Once you’re well fed, jump back on the metro from Tokyo Station, this time taking the Yamanote Line. Head north until you reach Ueno station. From there, it’s a short walk to Ueno Park, where there is a zoo and several museum and galleries, including the Tokyo Metropolitan Art Museum and the National Museum of Nature and Science. Once you’ve had your knowledge fix, jump back on the Yamanote line and head south to hit up the bright lights of Akihabara Broadway, where you can see the best of the futuristic technology that Japan is famous for.

Some consider this bustling district to be the Times Square of Tokyo, and it’s an apt comparison.  Grab a snack from one of the many convenience stores or 7-Eleven’s in the area and see dusk in here as the streets light up in a mesmerising dance of neon, before jumping on the Ginza line from Suehirocho station to Asakusa. From here, it’s a short walk to Sensoji Temple, which is open all night and is lit up wonderfully every evening. This is one of the oldest temples in Japan and visiting it at night is a truly breath-taking way to end your second day.

Sensoji Temple


Finish off your three days in Tokyo by starting the day early with a morning trip to see sumo wrestlers’ practice in their stables. This can only really be arranged via tour operators, as the stables have very precise rules about who can visit and when, but the experience is truly unique. After that, jump on the metro and get onto the Chuo Line out to Mitaka Station, right on the Western edge of the city. From there, it’s a twenty-minute walk (or short bus ride) to the Ghibli museum, where you can learn about one of Japan’s most famous and well-loved exports with a tour.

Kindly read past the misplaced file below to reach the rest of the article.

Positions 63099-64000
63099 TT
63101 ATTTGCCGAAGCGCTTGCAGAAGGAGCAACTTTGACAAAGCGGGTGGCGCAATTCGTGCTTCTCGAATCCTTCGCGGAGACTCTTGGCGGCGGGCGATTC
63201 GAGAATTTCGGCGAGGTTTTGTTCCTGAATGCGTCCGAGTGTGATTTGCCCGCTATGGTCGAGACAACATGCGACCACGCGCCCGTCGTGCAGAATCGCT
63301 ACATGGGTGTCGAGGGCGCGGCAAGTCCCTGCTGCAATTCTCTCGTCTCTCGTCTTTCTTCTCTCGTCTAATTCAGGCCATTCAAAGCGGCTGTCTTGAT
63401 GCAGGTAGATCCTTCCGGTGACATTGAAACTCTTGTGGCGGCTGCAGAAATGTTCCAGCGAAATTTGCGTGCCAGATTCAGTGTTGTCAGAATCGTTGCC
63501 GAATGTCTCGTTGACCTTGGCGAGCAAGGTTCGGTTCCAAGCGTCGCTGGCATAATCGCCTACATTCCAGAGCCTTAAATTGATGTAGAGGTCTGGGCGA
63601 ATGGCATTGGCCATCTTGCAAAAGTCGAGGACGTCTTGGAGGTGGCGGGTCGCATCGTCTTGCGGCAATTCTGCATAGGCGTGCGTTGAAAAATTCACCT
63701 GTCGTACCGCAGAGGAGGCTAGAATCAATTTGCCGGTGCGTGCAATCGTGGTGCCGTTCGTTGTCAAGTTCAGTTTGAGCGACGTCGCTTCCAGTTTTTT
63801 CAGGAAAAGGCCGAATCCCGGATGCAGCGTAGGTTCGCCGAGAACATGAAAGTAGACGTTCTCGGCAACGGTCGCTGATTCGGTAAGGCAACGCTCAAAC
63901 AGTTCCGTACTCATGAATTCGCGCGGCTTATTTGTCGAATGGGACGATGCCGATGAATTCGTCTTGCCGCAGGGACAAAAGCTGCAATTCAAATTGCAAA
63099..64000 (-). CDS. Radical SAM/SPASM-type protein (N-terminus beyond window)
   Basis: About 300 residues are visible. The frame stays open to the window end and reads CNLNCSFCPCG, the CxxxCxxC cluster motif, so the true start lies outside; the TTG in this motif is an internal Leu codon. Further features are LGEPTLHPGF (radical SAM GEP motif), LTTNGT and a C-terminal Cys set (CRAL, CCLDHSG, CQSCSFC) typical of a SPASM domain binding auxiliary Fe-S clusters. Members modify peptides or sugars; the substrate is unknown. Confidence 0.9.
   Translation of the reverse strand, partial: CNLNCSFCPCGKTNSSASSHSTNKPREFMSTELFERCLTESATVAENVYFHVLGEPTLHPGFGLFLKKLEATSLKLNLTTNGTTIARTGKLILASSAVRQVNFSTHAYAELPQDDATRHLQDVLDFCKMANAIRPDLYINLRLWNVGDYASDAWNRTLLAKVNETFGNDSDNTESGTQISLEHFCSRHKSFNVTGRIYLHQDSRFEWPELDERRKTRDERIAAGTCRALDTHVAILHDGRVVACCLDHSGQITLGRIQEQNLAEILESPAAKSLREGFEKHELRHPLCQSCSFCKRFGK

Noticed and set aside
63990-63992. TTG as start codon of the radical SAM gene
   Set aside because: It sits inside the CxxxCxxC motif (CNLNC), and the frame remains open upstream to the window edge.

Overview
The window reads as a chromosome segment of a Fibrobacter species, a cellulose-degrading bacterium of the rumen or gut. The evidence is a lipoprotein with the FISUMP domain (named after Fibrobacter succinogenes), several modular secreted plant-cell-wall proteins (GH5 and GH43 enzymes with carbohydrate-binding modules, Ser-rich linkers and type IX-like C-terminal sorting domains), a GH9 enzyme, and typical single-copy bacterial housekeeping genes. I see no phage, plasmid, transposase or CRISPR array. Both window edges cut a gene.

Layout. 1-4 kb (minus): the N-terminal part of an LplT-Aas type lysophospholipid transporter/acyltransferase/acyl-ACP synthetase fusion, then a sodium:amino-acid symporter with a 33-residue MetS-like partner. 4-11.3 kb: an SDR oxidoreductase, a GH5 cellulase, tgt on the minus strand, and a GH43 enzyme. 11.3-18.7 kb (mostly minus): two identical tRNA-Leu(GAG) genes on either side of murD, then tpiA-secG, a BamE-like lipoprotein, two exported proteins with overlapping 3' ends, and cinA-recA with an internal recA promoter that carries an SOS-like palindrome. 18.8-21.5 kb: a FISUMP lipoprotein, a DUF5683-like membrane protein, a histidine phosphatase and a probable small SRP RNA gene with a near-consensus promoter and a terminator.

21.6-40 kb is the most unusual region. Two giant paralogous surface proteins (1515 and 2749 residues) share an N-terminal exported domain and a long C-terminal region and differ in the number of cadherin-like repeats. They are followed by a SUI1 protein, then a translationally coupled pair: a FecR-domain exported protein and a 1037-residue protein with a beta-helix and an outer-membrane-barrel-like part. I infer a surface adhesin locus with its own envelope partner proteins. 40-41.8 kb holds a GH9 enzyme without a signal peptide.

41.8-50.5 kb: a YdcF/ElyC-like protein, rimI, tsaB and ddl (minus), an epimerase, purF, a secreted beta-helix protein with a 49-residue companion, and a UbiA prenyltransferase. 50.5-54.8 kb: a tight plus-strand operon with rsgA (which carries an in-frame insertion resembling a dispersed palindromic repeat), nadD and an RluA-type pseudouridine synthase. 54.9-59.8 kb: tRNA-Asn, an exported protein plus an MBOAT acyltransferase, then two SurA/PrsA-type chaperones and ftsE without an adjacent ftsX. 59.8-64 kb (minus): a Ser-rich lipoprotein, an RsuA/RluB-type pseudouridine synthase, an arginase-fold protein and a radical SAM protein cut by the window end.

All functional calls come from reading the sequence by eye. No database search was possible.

Ghibli museum
Nakano Broadway

After the museum visit, you can walk to Kichijoji station and get on the express Inokashira Line to Shibuya station, where you can see the famous Shibuya crossing. Here, tens of thousands make their way across a busy intersection in an intricate dance of modernity. Many are surprised at just how impressive it is to see people do something as simple as cross a road, but it really is quite the experience. Once you’re done people watching, you can jump on the Yamonote Line from Shibuya station, switching over at Shinjuku to the Chuo Line, and head to Nakano Broadway. This shopping complex is famous for the many Manga and Anime goods it sells, as well as a fresh food market. It’s also much less touristy than the similarly sized and more famous Shibuya market.

Once you’ve strolled around and shopped, get back on the metro one last time, catching the Chuo-Sobu line to Okubo station, from which you can walk to the New Sky Building (aka Sky Building No.3). This structure was built in the 70s as part of the Metabolism movement, which posited that buildings can be evolved over time thanks to modular designs. New Sky Building isn’t the most well-known example of this type of architecture in Tokyo; that accolade probably belongs to the Nakagin Capsule tower, but the former has one major advantage: sometimes the rooftop is accessible for sweeping views of the city. Once you’ve seen the sun set over Tokyo for one last time, you can head out to one of the seemingly endless number of karaoke bars in the city for a truly Japanese experience of bad singers and free flowing beer.

New Sky Building

Looking to explore for more than 3 days in Tokyo? Our guide to all the weird and wonderful things to see and do in this city is a great place to start.

Tempted by all the things to see in Tokyo in 3 days? Download the Orbzii app to Dream, Plan, and Book your trip to Japan today!